1. Intrinsic Motivation Trumps Money
We are conditioned to think that more money, more influence, more business, or a better job title will make us happier at work but in actual fact, when it comes to work, intrinsic motivation trumps money and other financial incentives.
Job satisfaction and motivation are gained from doing work that you enjoy, work that matches your interests and needs, not from the amount of money you earn though of course, there must always be a balance.
Frederick Herzberg, a psychologist came up with the ‘hygiene-motivation’ theory which separates our needs and interests into two different categories: hygiene factors cover general working conditions, company policies, job security etc whilst motivation factors include recognition, responsibility, challenge, and room for personal growth.
He concluded that if the hygiene factors are not satisfactory it causes job dissatisfaction. This isn’t to say that a job which has great working conditions but little or no room for promotion is satisfying though, nor that a job which is intellectually stimulating but lacks good working conditions is satisfying - to achieve job satisfaction you need a balance of both factors.
2. Embracing Emergent And Unanticipated Opportunities
Most people have an idea of their career strategy but few people are able to describe how they will go about making it happen. Generally speaking, there are 2 paths for career strategies, the first is deliberate, the second is emergent.
Opportunities fall into 2 categories too with anticipated opportunities, those that we see and choose to pursue, and unanticipated opportunities, the latter often happening after an anticipated opportunity has failed.
People with a deliberate career strategy often build it on anticipated opportunities whilst those who use an emergent career strategy wait for opportunities to arise.
You may think that the deliberate strategy will have the most success but that’s not always the case as, as you know, things don’t always go to plan, hence the unanticipated opportunity will often arise.
The Japanese car manufacturer Honda used the deliberate strategy with anticipated opportunities to build their business in the 1960’s. Large motorbikes like the ones made by Harley Davidson were popular in the U.S at this time so Honda decided to produce their own range of motorbikes to get a foothold in the U.S market however, the low quality of the motorbikes almost crippled Honda. Since their deliberate strategy hadn’t worked out, it was time to follow the emergent strategy which you might say, appeared by accident. You see, Honda had sent smaller Super Cub motorbikes across to the U.S at the same time as the big bikes, the smaller bikes being used by employees who would ride around LA on these unusual looking smaller bikes. People were intrigued by them, wanting one for themselves, and so the demand for Super Cubs was born. Honda embraced the emergent strategy and managed to save its business in the U.S.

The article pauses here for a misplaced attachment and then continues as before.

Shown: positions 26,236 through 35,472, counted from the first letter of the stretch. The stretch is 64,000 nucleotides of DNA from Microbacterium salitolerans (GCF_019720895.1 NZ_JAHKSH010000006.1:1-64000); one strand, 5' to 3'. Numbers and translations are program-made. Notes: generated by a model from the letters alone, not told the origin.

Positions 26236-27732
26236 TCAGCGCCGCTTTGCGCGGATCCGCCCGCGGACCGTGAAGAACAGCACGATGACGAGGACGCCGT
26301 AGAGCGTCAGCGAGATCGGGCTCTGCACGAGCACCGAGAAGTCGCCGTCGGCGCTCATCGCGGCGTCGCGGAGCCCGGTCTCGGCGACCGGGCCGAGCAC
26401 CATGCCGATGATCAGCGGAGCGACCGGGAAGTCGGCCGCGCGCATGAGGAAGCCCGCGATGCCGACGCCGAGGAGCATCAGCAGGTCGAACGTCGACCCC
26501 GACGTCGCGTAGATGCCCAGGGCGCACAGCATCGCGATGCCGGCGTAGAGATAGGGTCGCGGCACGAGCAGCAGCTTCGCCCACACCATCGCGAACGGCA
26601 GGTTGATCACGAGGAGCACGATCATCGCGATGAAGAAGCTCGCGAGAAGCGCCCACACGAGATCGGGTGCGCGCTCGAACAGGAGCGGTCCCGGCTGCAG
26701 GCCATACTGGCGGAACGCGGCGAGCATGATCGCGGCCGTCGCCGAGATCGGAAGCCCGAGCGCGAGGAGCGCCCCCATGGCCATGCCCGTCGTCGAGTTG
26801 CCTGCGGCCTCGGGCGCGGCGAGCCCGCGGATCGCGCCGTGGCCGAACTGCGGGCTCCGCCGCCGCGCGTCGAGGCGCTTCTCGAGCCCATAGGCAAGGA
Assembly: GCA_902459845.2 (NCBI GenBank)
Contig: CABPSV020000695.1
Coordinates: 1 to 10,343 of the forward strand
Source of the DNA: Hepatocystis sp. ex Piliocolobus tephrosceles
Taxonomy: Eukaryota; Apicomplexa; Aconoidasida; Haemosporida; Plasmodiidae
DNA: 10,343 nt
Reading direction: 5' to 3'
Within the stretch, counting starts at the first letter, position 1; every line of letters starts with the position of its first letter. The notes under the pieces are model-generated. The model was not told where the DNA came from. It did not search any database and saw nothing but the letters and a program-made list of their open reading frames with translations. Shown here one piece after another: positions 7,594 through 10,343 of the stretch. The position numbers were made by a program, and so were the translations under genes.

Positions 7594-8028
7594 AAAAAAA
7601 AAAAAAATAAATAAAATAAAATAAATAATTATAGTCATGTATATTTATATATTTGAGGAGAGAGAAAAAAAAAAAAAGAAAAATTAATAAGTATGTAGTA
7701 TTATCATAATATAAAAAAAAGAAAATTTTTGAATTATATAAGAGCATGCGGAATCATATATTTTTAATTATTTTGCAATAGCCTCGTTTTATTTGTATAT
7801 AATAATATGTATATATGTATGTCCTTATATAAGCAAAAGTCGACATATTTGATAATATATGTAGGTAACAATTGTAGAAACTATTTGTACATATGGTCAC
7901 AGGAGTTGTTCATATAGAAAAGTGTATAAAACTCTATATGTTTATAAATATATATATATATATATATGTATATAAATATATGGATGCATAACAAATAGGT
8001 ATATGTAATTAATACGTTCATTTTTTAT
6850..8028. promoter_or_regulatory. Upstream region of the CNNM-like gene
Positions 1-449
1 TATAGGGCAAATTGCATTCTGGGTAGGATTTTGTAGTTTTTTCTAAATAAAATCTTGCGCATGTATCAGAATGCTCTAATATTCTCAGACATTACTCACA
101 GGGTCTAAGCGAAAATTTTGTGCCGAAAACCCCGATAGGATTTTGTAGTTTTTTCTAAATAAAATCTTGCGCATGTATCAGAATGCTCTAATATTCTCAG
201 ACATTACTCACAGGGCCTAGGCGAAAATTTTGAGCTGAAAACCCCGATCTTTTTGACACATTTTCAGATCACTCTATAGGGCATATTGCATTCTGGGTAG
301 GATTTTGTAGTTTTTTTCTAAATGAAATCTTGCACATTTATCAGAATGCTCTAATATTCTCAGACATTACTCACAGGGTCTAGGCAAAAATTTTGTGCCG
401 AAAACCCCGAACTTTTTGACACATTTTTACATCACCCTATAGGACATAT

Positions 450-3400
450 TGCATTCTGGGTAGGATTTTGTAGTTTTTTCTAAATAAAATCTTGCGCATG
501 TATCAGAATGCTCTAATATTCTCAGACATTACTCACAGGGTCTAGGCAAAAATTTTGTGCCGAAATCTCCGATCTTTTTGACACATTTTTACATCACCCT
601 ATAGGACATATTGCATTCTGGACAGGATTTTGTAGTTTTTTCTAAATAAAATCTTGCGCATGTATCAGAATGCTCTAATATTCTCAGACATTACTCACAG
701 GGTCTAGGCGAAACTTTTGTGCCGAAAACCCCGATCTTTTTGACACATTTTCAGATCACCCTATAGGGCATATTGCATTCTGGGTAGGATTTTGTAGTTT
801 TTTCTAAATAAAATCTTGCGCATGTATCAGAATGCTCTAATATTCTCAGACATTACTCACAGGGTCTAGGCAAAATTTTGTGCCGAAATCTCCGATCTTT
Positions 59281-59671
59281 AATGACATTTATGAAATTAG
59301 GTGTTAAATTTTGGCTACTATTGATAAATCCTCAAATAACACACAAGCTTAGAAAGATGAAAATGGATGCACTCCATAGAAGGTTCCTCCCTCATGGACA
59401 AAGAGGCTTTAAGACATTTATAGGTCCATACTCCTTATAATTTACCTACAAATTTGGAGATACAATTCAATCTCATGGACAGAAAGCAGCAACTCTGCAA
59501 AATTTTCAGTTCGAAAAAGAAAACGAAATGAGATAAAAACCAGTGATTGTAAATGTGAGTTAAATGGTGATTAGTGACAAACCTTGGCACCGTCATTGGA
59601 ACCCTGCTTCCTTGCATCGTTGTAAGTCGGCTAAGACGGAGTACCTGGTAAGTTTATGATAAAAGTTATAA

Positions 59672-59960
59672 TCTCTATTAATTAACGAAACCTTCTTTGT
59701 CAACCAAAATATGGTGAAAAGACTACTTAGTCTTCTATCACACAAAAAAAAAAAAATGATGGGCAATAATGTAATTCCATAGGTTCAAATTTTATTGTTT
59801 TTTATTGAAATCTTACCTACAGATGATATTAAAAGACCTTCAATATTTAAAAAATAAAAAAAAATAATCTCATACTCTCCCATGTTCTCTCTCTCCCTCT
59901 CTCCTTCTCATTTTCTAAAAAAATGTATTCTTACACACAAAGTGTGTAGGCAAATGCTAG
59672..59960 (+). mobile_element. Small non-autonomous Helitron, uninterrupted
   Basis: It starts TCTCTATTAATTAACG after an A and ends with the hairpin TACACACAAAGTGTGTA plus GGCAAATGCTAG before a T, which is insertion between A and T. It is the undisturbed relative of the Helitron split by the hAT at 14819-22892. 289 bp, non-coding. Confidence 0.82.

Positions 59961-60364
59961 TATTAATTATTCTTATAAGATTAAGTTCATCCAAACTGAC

The moral of the story is never to be so inflexible in your deliberate career strategy that you don’t see and grab the potentially much better emergent career strategy.
3. Diverting Resources To Personal Life
To run your life well, you need to manage your resources. You’re likely very good at managing your resources when it comes to your career, but few people manage their personal life in the same way.
In life, resources are things that are important to you such as family, friends, and good health, those things in which we invest our personal time, energy, skills, and money. Most of us have many aspirations in life but due to us having limited resources, just the same as we do for our business, we have to manage our priorities carefully. Most of us make the mistake of investing all of our resources into one goal; our career.
It’s vital that we better manage our resources so that we invest our time, energy, and even money into other, more personal things that we value. This can be done by getting to grips with the ‘personal resource allocation’ process. You do this by reconfiguring your default criteria - changing how you normally allocate your time. Instead of automatically spending all your spare time working on a project for work, you pause and consider how important the project is compared with other important things in your life (i.e is it worth spending the entire weekend finishing up the work project when you could spend it with a loved one).
Most high-achieving professionals make the mistake of prioritizing immediate rewards over long term gains, easily becoming fixated on a future bonus or promotion, both of which provide short-term satisfaction. However, being around to see your kids grow can provide long-term satisfaction as this task is both gradual and challenging.
The problem is that we are tempted to invest our limited resources into a task that has an immediate, or near immediate, payoff, in this case, our career. Spare time after work is spent on business projects as they promise more money. This takes our minds off of the more important task of spending time with our loved ones since we can’t see the immediate rewards of this.